27 Feb Young women in STEM: Is the engineering community doing enough?
More women are working in core Science, Technology, Engineering and Mathematics (STEM) disciplines than ever before. Yet, women still only make up 11% of the total workforce in engineering. This is a positive change from the 9% in 2015, but it’s not a match for the number of male engineers.
Compared with other countries in Europe, the United Kingdom has the lowest percentage of female engineering professionals. At a time when the UK is facing a shortage of engineers, it’s important we as an industry improve the numbers of young women enter engineering – especially if we are to overcome that shortage.
So, what’s already happening to spark the interest in young women to pursue a career in engineering? And is it enough?
At the moment, it’s fair to say that there are plenty of independent activities by a number of separate groups, and they’re making a very important contribution. The Engineering Education Scheme Wales (EESW), for example, is a non-profit, educational charity that works to show young people how wonderful a career in engineering can be, as well as showing the industry just how talented the next generation of engineers are. Throughout the year, they organise a variety of activities designed to inspire and educate.
Events such as these provide students with the opportunity to gain practical experience. Activities will usually include working on real engineering problems, experiencing life as an engineering undergraduate and designing an innovative solution to an existing problem.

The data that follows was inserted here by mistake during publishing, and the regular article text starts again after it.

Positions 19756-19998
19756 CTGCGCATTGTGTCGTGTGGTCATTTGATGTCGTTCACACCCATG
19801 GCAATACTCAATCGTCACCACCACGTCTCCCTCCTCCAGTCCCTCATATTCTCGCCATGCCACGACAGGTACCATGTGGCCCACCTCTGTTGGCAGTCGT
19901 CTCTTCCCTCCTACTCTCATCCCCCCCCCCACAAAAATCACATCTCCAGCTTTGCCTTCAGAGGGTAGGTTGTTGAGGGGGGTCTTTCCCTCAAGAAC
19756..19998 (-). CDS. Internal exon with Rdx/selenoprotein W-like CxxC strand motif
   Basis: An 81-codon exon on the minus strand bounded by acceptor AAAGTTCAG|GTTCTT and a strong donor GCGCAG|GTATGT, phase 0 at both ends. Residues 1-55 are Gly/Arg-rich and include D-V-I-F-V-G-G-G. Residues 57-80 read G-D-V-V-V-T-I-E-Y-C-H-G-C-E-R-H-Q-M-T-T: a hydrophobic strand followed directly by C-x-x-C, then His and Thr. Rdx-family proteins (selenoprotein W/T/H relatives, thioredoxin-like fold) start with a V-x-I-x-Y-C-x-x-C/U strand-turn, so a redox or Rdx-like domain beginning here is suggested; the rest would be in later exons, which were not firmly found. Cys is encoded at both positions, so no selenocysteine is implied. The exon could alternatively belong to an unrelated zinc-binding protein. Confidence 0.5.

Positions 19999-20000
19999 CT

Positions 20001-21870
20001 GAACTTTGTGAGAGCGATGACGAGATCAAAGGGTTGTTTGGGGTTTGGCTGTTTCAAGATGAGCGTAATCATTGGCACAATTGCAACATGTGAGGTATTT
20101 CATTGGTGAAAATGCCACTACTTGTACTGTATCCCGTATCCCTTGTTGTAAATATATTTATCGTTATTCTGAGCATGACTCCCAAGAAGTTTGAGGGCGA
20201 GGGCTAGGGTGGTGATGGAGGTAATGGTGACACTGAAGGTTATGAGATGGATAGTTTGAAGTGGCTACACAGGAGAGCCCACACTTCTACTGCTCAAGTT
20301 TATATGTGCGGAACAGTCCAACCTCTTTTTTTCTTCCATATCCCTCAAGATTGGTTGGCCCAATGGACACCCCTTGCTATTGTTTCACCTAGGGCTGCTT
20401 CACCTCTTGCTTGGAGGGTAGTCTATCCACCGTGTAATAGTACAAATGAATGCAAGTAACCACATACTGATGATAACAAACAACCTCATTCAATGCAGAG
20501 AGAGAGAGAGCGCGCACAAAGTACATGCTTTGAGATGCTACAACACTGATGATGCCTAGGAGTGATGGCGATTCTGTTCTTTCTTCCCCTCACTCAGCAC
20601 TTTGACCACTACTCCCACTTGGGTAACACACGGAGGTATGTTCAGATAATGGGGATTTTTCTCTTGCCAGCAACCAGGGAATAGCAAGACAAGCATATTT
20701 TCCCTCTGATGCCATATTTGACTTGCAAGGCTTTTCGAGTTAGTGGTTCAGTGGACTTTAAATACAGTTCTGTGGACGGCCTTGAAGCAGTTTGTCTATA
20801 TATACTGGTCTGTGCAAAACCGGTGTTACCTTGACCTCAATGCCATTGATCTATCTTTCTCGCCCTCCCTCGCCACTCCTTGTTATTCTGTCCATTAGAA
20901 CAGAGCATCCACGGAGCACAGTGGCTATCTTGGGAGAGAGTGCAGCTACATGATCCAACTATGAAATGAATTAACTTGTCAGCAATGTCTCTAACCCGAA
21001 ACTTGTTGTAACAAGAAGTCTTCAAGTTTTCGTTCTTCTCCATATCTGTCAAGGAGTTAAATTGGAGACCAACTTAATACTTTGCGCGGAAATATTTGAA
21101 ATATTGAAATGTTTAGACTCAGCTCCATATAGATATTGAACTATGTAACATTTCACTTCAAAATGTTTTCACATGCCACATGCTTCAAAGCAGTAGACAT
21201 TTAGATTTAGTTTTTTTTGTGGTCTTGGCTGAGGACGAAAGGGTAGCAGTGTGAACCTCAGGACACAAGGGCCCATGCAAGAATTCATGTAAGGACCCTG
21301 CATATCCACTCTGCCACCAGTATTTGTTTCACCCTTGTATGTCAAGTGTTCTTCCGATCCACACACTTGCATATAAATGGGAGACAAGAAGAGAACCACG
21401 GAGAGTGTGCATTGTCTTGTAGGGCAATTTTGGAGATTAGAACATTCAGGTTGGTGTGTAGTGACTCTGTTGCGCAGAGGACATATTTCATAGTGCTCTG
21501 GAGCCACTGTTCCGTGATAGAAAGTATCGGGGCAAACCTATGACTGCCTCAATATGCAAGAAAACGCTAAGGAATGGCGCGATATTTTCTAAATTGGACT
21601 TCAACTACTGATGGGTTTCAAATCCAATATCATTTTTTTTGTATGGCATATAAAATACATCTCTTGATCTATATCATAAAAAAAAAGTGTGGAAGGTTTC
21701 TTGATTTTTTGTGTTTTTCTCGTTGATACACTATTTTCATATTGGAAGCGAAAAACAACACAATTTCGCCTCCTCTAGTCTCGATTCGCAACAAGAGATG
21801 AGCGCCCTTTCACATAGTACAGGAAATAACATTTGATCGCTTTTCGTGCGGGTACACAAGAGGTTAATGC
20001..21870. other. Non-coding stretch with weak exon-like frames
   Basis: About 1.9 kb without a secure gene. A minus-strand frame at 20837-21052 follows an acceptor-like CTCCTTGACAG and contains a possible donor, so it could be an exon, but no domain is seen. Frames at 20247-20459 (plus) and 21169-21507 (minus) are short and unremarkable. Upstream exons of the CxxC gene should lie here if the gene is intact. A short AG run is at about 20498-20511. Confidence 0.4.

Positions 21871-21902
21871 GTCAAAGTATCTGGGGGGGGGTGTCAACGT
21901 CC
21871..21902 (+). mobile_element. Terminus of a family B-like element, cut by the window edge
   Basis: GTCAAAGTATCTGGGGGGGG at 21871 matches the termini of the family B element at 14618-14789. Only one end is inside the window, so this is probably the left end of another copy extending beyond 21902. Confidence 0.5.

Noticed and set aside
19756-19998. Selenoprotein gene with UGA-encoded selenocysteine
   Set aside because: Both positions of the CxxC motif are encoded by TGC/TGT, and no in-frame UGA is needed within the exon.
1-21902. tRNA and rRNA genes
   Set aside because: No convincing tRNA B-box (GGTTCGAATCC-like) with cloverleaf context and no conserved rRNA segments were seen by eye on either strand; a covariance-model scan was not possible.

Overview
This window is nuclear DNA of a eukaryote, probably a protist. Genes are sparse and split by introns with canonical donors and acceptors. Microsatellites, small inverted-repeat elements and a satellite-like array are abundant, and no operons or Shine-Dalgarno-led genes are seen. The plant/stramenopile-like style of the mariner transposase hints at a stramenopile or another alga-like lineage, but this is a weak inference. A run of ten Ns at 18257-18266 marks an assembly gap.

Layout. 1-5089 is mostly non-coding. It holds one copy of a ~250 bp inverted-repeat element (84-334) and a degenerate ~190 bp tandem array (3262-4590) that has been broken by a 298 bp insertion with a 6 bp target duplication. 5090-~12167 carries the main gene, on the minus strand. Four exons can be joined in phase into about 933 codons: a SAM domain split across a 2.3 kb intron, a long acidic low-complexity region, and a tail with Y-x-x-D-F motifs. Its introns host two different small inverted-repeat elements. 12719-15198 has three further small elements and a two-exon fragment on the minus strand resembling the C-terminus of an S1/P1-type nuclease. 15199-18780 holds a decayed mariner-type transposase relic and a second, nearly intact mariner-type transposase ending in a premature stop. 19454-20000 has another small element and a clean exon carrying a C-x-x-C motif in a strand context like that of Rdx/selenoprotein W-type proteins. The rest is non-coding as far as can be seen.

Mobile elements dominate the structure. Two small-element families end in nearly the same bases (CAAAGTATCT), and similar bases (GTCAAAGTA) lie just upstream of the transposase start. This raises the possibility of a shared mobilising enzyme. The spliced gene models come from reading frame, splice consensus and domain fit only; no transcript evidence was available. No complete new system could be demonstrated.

These groups and activities are incredibly important, and we do our best to be involved and help out. In fact, we’re supporting the EESW in an upcoming ‘Girls into STEM’ event on 12th April 2018, when we’ll be opening the doors to our facilities to introduce young women to precision engineering. Young women interested in engineering will have the chance to meet our team and gain an insight into what we do. They’ll also get valuable advice on how to begin their career. If there wasn’t enough, two of our employees, Shelagh Gill and Julie Howell, will be hosting a Q&A session to answer any questions our guests have.
While a single event such as this can’t be considered ‘the answer’ to the skills gap or significantly increase figures of women in STEM, it certainly can form part of a wider solution. It’s the responsibility of everyone in the engineering industry to tackle these problems, and we’re pleased to do our bit. We hope our colleagues throughout engineering will follow our lead and commit the resources required to showing young people all the magnificent reasons to enter engineering.
If you or anyone you know is interested in pursuing a career in engineering, click here to learn more about our apprenticeship school.